I have decided to try a French seam for the cotton scarves – I’m loving it!
Yesterday I took myself on an ‘art date’, as it’s been some time since I’ve visited my local Art Gallery Of South Australia!
I have fond memories visiting here with my Nanna as a child (as I grew up with parents who though art was a waste of time), and although the Gallery has changed quite a bit from those days, there are still some familiar faces!
In this post, I’m going to take you on a little art tour, showing you my inspirations My photos aren’t the best quality in the world (and squared off for Instagram), but hopefully you’ll still be inspired!
Firstly, a piece that captured my imagination as a youngster right up to today – ‘Adoration Of The Magi’ – this huge tapestry was designed by Edward Burne-Jones and J H Dearle and woven by un-named weavers at Morris & Co around 1900-1902. It is absolutely spectacular – Morris & Co was my main inspiration to get into textile design
Next on the tour are some fantastic Australian artists … I was a bit disappointed that my favourite Australian artist Peter Booth wasn’t on display (I will include his work at the end of this post), but there were plenty of other gorgeous pieces:
I think the 30s and 40s were an exciting time in Australian art! I confess I hadn’t heard of James Cant, so ended up discovering a ‘new’ artist yesterday too, which is very exciting!
The late, great Jeffrey Smart was a bit under-represented here … but here was one that I found interesting, considering Robe is one of my favourite holiday places – looks more industrial in this canvas though!
And this is an absolute classic in the Gallery (though usually Collier’s ‘Priestess Of Delphi’ is hanging nearby, but she must have been taking a rest)
There was a lot of gorgeous new art in the Gallery too – I was astounded by the ‘Momento Mori’ room, especially these two sculptures:
And here are a couple of pieces that I didn’t realise the Gallery owned (there was also a small Lucien Freud which I forgot to photograph) – excuse the glass reflection on the Bacon!
Now here are the pieces that were not on display … so I had to rely on images from google for these!
This first piece would be especially familiar to those who grew up in Adelaide in the 70s and 80s
And my other favourite – I remember staring at this for ages when I was a teenager, I was absolutely fascinated (and still am!):
Thanks for joining me on my little ‘art tour’ – I won’t leave it so long next time!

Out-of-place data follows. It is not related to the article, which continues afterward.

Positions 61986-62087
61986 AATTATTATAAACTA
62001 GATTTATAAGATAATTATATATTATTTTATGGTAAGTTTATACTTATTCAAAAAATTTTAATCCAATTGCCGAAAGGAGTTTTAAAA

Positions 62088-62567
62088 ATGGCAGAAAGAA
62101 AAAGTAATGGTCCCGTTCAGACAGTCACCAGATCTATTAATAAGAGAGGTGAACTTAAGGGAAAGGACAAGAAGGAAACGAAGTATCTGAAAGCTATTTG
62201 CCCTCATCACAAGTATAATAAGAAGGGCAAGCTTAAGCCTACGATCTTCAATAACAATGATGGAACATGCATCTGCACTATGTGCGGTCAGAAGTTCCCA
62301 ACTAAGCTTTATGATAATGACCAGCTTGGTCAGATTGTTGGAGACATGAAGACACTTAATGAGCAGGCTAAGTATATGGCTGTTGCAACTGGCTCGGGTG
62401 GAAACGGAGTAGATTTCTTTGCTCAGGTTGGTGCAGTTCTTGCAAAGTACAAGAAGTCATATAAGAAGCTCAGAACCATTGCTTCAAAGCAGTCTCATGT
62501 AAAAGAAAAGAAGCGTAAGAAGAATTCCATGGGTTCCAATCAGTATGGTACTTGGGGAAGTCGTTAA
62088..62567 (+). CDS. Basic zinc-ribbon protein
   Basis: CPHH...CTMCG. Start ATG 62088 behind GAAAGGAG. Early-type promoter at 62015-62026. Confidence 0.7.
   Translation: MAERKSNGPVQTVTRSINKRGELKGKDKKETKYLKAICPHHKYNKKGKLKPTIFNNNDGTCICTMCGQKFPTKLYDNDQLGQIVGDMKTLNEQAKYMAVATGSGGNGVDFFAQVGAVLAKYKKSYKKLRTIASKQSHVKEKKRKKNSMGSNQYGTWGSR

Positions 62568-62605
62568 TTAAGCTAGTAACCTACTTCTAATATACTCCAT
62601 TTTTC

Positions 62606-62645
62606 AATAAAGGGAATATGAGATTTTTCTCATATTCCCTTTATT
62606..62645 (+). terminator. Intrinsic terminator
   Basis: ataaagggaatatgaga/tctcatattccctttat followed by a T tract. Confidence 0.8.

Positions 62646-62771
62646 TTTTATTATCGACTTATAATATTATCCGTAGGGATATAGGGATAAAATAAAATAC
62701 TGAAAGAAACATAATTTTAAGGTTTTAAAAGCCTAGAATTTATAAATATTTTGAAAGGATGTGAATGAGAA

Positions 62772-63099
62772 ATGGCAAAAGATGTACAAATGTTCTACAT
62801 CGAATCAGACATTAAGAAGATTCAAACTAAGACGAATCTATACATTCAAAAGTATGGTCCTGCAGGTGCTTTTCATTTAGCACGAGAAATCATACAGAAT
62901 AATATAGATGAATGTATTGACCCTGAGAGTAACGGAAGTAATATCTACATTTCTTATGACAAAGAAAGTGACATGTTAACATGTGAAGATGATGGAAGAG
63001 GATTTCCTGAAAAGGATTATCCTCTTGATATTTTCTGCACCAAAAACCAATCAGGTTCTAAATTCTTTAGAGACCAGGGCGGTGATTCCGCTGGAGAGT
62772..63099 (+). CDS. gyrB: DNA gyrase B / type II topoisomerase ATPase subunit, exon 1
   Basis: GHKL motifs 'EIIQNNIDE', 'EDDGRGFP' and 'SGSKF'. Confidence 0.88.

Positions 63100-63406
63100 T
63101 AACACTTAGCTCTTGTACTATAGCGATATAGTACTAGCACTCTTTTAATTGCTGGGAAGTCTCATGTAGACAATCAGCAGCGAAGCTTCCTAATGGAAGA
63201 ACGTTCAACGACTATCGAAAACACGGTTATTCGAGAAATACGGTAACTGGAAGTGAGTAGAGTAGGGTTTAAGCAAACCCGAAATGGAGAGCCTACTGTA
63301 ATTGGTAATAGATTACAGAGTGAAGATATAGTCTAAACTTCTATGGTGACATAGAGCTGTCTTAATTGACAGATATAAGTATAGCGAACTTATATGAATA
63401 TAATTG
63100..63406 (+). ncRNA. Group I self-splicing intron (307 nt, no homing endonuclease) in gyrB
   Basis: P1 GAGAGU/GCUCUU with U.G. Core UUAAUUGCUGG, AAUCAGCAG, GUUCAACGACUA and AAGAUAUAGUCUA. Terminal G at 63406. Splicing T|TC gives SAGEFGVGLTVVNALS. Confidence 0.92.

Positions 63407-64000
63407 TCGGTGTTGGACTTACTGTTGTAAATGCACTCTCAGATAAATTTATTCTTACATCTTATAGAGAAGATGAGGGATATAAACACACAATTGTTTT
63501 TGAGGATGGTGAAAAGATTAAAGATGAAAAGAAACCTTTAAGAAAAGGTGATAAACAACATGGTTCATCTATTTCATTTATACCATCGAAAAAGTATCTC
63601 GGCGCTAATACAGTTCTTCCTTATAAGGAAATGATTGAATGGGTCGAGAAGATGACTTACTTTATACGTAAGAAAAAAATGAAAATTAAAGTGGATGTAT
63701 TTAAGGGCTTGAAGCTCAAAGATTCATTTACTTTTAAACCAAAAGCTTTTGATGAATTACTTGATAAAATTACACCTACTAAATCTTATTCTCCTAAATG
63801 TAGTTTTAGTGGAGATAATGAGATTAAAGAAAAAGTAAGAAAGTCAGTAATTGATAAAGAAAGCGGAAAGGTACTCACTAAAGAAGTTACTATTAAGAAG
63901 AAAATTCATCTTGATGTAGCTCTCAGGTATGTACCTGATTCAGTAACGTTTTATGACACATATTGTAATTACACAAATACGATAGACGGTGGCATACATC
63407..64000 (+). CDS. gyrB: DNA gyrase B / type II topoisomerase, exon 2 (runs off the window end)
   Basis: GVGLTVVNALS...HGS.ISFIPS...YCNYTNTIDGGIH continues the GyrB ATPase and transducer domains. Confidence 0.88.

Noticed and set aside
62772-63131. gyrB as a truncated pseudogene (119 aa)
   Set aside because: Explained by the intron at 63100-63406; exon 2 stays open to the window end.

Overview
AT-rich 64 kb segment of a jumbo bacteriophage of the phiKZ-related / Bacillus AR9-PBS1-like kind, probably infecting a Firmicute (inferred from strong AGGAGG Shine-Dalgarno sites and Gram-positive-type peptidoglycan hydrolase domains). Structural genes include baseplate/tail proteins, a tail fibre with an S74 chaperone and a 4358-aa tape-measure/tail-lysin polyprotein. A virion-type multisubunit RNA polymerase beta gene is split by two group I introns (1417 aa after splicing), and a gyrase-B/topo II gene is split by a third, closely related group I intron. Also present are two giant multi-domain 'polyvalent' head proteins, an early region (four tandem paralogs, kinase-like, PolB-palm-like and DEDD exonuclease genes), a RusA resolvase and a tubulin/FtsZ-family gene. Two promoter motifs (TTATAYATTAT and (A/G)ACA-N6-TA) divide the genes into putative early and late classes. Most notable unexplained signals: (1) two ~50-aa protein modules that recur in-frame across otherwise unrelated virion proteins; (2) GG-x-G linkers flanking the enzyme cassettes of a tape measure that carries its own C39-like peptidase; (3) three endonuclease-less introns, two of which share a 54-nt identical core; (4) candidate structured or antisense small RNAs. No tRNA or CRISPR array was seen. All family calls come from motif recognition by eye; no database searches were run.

This is the latest addition to the shop – the ‘Scales’ pattern is from a French pattern book from around 1920, and is perfectly suited to men and women alike!
This one is extra-soft, as the white warp is baby wool from Bendigo Woollen Mills, and the black weft is the 5-ply that I usually use, to give the scarf more structure.
Yes, Threefold scarves are now available at Gallery M, Marion Cultural Centre!!
Gallery M is very easy to find, right next to Marion Shopping Centre – 287 Diagonal Road, Oaklands Park. There is plenty of free parking right next to the Cultural Centre, so drop in
Gallery M has a shop and an exhibition space, as well as a cafe next door!
If you’re in Adelaide, you can buy my scarves from E For Ethel! I have a few in the shop, including a cotton one just like this one:
I’m weaving these on my ‘new to me’ secondhand 1979 LeClerc floor loom (‘Betty’) – it’s fun weaving plain weave with fine cotton!! These are quite light and drapey, so perfect for all year round.
Instead of sewing with a twist (like my wool ones), I have sewn these into a tube.
As you can see, you can wear them as is, or doubled over – they are 24cm wide x 140cm circumference (approx 9.4 inches x 55 inches).
I had a fantastic time weaving at E For Ethel as part of their ‘Creatives In Residence’ for the Adelaide Fringe Festival yesterday! I was trying very hard not to do my ‘concentration face’ while people were taking photos, haaha!!
Thanks to the lovely people I chatted to, hopefully I’ve inspired some to take up weaving!! For those reading this who are wondering, my loom is an Ashford 8 shaft table loom 😉